I and my team encountered some bug.
Suppose I'm a list user (I can use PowerApps application that connected to the list), and I know the list exact URL
I can't access the list directly, only interact with it via PowerApps
But, if I create a new PowerApps application, choose SharePoint connector, and paste in the link. I can connect my app to the List and can freely access the data like an owner.
We tried to restrict 'Create PowerApps application' but it's impossible.
My company use SharePoint list to store a lot of important data so this is very important.
Power Apps will always respect SharePoint permissions and when connecting to SharePoint it will always do so under the context of the user who is using the App.
So if your users are having full access on the SharePoint list data from Power Apps, that also means they have full access on the SharePoint list
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Reza Dorrani, MVP
Users in my company don't have full access to SharePoint list, they are denied from viewing it directly on SharePoint. They can only interact with it via PowerApps. (they can only use some rows, other rows belong to other users)
But now, they can create a new PowerApps application of their own and connect to the List by pasting in the exact URL. They can view anything inside the list, ( by attaching it to a Gallery or so)
Sorry, not sure I follow 100%
The SharePoint connector runs under the context of the logged in user for PowerApps. This is often a problem because we would like to enforce the behaviour in point 1 - i.e. restrict users to only accessing the list via the Power App because the Power App applies some business logic that we don't want users bypassing by opening lists directly in SharePoint.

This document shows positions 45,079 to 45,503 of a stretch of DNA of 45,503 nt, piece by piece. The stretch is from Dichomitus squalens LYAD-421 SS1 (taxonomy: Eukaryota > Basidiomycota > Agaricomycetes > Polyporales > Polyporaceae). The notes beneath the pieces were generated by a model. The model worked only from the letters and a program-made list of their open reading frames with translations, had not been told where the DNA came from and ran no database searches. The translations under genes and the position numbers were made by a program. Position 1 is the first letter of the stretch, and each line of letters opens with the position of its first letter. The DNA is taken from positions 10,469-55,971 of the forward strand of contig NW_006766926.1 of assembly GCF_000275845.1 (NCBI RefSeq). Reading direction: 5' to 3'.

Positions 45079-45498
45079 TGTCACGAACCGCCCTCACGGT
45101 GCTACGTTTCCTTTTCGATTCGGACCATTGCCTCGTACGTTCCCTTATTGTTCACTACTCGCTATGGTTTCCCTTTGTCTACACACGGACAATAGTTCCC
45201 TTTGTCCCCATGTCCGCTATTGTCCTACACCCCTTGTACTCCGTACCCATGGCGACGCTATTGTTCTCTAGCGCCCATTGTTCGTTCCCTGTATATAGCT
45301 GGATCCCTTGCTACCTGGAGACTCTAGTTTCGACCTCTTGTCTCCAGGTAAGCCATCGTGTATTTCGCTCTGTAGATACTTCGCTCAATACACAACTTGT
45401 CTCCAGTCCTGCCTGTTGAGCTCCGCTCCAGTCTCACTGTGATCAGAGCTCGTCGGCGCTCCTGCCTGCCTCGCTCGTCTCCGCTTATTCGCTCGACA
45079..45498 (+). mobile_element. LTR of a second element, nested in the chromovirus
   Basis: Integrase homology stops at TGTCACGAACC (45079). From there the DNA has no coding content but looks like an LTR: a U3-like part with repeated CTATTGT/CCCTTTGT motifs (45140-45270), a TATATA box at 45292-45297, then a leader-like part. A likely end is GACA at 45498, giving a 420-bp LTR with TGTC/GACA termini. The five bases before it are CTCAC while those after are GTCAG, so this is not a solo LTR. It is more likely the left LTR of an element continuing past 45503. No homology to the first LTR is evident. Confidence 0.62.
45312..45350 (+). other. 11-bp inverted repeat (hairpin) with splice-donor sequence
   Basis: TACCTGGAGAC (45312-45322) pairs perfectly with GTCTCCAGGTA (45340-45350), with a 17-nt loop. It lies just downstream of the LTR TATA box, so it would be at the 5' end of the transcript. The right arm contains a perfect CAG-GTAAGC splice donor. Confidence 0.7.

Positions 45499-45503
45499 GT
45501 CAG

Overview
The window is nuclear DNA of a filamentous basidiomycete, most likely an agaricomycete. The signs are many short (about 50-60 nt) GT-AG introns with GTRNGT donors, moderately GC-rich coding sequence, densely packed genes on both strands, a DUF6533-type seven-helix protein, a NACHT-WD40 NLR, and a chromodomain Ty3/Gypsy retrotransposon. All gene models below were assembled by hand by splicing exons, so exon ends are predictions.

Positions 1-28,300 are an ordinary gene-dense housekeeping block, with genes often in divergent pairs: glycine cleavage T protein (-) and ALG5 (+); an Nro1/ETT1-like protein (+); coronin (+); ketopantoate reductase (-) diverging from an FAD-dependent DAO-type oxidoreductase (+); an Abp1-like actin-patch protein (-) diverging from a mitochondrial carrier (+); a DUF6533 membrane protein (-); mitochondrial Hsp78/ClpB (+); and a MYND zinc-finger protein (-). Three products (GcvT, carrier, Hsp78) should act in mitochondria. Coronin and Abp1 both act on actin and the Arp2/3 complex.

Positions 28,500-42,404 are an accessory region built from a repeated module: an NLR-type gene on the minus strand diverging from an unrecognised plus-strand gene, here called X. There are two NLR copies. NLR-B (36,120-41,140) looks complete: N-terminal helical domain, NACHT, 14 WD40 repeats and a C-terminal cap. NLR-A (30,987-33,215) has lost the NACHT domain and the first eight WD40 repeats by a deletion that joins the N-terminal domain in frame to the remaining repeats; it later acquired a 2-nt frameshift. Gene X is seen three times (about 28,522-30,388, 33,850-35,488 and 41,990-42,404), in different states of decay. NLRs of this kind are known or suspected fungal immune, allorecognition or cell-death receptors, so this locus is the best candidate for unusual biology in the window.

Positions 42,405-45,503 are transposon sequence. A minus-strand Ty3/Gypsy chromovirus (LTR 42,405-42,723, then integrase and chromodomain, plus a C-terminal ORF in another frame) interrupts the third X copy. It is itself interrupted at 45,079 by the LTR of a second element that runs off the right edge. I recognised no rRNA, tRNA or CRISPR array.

If you cannot see your teamsite how do you create your lists?
User do not need full access to SP. They need at least Contribute permissions to write and read. Contribute would be sufficient for a user to build an app over the top. If you want to restrict to specific users of a list, then you need to change teh permissions to that list by removing the Hierarchy and then Grant Permissions to those users.
PowerApps assumes you ability to build apps over data sources based on the permission of the data source. You then can restrict those users in your shares of the apps
Here is one for you to try. If you have teams - create a new team. Every Team by default creates Teams Site in SP. If you created the team you are then the owner of the SP Team site as well. You can go to this team site but Selecting your Team then one of teh channels, then the three dots menu. This will have a choice to open in SharePoint. Would be interetsed if you cann see that as well
Sorry I don't really understand what you said.
As users in my company are only allow to interact with SharePoint List via PowerApps that are create by us (the dev team) (they cannot see it all directly in sharepoint website).
But if they use the trick they can see and manipulate the list freely
The trick here is to create a new app and connect to sharepoint (they can't find the list but they can paste in the link of the list and connect).
In their new app they can do anything with the list
I'm afraid I think the trick is in the way that you are hiding the SP Lists from the users.
You are using a hack to try to get the behaviour that you want/need, but it is not 100% effective as SharePoint is not supposed to work that way.
If your data is important and you need proper control over it, it should be in a real database. Of course that also means moving to premium licensing (as database connectors are no longer included in standard license anymore) or moving to a different development tool.
Governance/Admin is not my strong suit, so hopefully someone will correct me if I am wrong, but I don't think you can. All users with a Power Apps 'license' applied (including the 'seeded' license required to run Power Apps) in O365 Admin centre can create Apps in the Default environment (you can lock them out of other environments, but not Default).
As far as I know, you cannot make a SharePoint list environment specific.
So you cannot prevent a user from getting to a SharePoint list where they have permissions and you cannot prevent a user with access to run Power Apps from also creating Power Apps and connecting them to SharePoint lists and editing any records to which they have permissions.
Sorry, but IMO SharePoint is completely unsuited to serious data requirements and you will just create a lot of work for yourself by trying to get it to work the way you want/need.
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